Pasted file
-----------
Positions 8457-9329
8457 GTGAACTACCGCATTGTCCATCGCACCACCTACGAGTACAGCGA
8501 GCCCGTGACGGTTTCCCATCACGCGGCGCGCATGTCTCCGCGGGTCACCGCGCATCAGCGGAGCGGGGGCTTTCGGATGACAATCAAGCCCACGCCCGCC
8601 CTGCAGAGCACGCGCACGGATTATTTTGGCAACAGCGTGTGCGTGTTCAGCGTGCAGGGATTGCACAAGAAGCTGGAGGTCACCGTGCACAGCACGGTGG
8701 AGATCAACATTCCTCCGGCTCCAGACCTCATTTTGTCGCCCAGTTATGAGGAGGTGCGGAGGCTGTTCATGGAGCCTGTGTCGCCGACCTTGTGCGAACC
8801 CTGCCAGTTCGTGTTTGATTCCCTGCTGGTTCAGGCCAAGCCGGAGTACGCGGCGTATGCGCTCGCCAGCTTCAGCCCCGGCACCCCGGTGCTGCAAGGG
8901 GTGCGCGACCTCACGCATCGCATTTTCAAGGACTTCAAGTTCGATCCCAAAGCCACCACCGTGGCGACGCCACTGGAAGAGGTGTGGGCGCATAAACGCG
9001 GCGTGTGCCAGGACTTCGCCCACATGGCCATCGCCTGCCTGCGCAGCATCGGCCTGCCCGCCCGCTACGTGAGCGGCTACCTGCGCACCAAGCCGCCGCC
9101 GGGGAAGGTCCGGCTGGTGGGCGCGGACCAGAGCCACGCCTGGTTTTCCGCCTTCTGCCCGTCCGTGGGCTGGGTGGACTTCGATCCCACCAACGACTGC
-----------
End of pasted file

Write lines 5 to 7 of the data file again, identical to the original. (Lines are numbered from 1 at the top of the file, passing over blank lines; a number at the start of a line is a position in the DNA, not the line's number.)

8701 AGATCAACATTCCTCCGGCTCCAGACCTCATTTTGTCGCCCAGTTATGAGGAGGTGCGGAGGCTGTTCATGGAGCCTGTGTCGCCGACCTTGTGCGAACC
8801 CTGCCAGTTCGTGTTTGATTCCCTGCTGGTTCAGGCCAAGCCGGAGTACGCGGCGTATGCGCTCGCCAGCTTCAGCCCCGGCACCCCGGTGCTGCAAGGG
8901 GTGCGCGACCTCACGCATCGCATTTTCAAGGACTTCAAGTTCGATCCCAAAGCCACCACCGTGGCGACGCCACTGGAAGAGGTGTGGGCGCATAAACGCG